The plaintiff in Doe v. State sued to declare the statute unconstitutional because the language violated her equal protection and due process rights under the Fourteenth Amendment. Doe, 421 S.C. at 495-96. The Supreme Court of South Carolina held that the statute was unconstitutional as applied to the plaintiff using the rational basis test under the equal protection clause even though the plaintiff argued the case should be subject to the intermediate level of scrutiny. Id. at 505. “We readily agree . . . that the Equal Protection Clause requires that same-sex couples . . . must be included within [state statutory] protections from domestic violence.” See State’s Petition for Rehearing at 1-2, Doe v. State, 421 S.C. 490, 808 S.E.2d 807 (2017), (No. 2015-1726). The South Carolina court decided to remedy the lack of protection to same-sex couples by not allowing the family court to use the statutory language to prevent those in same-sex relationships from seeking an order for protection in the case of domestic violence. Doe, 421 S.C. at 509. This resolution was chosen instead of invalidating the entire provision because the court felt that protection for victims of domestic violence cannot be halted for any period of time. Id.
North Carolina cannot continue to deprive same-sex couples of protection that is provided to opposite-sex couples because it is not only a violation of the federal and state constitutions, but because it places citizens in North Carolina in danger. The purpose of the Chapter 50B provision for protection for victims of domestic violence is protect citizens, and this provision does not adhere to its purpose. Specifically, the North Carolina Court of Appeals has held that the purpose of Chapter 50B is to “immediately and effectively protect  victims of domestic violence [.]” State v. Poole, 228 N.C.App. 248, 264, 745 S.E.2d 26, 37 (2013). When North Carolina excludes those that are in the same vulnerable position as members of opposite-sex relationships, but are of the same sex, the State is unconstitutionally denying equal protection and due process rights under the federal and state constitutions.
M.E. v. T.J. Claims this Constitutional Challenge
The case bringing a constitutional challenge to the status of domestic violence protection for same-sex couples in North Carolina reached the North Carolina Court of Appeals this year and a three-judge panel heard oral arguments in September. Oral arguments included representation of the Attorney General’s Office, Mr. Ryan Park, Deputy Solicitor General, arguing in support of the extension of domestic violence protection to individuals in same-sex dating relationships for policy reasons that included public safety.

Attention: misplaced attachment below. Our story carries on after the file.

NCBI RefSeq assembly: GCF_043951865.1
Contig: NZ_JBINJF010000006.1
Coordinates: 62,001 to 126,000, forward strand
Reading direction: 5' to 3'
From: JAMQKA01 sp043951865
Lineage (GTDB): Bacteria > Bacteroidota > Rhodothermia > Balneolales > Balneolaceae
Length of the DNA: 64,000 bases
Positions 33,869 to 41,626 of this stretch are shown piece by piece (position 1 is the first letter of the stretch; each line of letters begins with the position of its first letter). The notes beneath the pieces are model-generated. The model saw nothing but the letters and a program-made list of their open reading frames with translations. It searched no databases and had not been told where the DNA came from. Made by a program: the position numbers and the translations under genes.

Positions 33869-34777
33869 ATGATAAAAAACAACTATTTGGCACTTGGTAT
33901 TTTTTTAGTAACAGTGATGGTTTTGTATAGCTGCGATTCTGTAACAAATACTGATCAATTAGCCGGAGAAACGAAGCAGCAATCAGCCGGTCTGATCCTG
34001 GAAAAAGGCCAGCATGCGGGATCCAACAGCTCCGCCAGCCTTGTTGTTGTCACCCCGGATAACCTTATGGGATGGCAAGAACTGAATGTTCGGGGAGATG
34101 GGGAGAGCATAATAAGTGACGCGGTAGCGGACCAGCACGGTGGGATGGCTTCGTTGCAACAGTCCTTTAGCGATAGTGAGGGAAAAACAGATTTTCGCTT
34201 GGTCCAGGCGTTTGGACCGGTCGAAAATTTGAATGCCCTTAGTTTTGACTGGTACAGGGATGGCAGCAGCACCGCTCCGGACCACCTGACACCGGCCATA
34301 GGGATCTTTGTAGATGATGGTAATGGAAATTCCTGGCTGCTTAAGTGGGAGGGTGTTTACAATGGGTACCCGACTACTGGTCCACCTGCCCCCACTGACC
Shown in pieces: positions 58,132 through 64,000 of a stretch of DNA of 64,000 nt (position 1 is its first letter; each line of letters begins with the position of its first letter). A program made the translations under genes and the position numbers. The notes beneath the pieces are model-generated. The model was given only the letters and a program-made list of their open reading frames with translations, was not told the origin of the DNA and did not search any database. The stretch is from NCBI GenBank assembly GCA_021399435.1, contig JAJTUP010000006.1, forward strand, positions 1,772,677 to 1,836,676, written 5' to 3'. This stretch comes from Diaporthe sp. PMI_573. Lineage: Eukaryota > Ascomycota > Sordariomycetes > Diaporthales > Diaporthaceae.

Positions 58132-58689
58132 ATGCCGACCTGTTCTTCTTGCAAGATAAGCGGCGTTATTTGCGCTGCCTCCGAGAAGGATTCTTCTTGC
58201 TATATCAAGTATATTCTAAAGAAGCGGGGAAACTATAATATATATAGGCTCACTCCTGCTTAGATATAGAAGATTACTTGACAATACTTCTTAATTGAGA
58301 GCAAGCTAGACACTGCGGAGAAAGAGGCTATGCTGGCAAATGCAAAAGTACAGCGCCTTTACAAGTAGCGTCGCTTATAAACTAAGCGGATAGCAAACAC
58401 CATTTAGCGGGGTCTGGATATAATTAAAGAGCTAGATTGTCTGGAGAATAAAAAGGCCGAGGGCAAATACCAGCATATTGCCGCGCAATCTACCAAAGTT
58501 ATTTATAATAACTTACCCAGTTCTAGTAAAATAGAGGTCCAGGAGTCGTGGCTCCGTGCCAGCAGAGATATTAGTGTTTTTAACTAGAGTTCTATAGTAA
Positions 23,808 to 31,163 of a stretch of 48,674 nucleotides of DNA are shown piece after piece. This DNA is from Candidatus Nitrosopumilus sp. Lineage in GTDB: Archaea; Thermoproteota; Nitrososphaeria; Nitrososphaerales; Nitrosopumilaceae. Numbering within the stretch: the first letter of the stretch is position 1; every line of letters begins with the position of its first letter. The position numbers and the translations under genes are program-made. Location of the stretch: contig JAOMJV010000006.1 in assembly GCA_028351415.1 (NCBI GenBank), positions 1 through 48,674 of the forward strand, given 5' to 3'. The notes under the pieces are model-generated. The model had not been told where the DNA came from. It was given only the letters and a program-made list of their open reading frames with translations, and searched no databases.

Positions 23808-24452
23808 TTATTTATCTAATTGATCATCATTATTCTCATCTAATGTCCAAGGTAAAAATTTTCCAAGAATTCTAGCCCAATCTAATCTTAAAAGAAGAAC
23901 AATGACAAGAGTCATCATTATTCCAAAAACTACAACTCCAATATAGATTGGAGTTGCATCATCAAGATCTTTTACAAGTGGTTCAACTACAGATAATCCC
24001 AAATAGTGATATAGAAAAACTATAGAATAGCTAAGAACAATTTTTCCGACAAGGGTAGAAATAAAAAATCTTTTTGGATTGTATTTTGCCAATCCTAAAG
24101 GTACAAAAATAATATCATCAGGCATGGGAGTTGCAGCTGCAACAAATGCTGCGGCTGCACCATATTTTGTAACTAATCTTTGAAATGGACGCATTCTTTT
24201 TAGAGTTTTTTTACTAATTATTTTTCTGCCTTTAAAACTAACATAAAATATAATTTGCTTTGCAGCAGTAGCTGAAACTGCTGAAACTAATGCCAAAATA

The case, M.E. v. T.J., involves two anonymous women that were in a same-sex dating relationship. When M.E. wanted to end the relationship, T.J. become violent by threatening M.E. App.’s Br. p. 5. This placed M.E. in fear for her life because she knew that T.J. had access to her father’s firearms, which led her to seek a Chapter 50B Domestic Violence Protection Order under North Carolina law. Id. The Chapter 50B order can also require the abuser to turn over firearms to their local Sheriff’s Office and prohibit the abuser from purchasing a firearm. §§ 50B-3(a)(11), 50B-3.1(a).
Both judges, in the ex parte proceeding and in the hearing for longer extension of the Chapter 50C no-contact order, found M.E. to be the victim of abuse. Id. at 6. The judges stated that the only reason that M.E. did not receive a Chapter 50B domestic violence protection order was because she was in a same-sex relationship and because the parties were not of different genders. Id. As far as the court was concerned, M.E. and T.J. were not in a statutorily recognized relationship under Chapter 50B. Id.
The 50C No-Contact Order Provides Inadequate Protection to Same-Sex Couples
M.E. did walk away from court with some protection, but it is insufficient as it does not provide domestic violence victims with important protections that a 50B domestic violence protective order provides. The 50C Civil No-Contact Order provides basic protections for stalking or non-consensual sexual contact. N.C. Gen. Stat. § 50C. The 50C order provides for basic protections from continued harassment of the victim by ordering the accused party from contacting the victim of the harassment. Id. While the 50B order provides for the abuser to surrender firearms and prohibits the abuser from purchasing firearms, a 50C order provides no such protections. §§ 50B-3(10), 50C. It was also discussed during oral arguments that the consequences for violation of a 50B order are much higher than under a 50C order.
Therefore, the 50C order left M.E. still vulnerable to T.J.’s use of the firearms that she had access to that were in her father’s possession. The victim in an opposite-sex couple would not have to fear for their life because their abuser still had access to guns and could easily violate the 50C order to use them against their victim. Citizens of North Carolina should not have to tolerate this constant fear.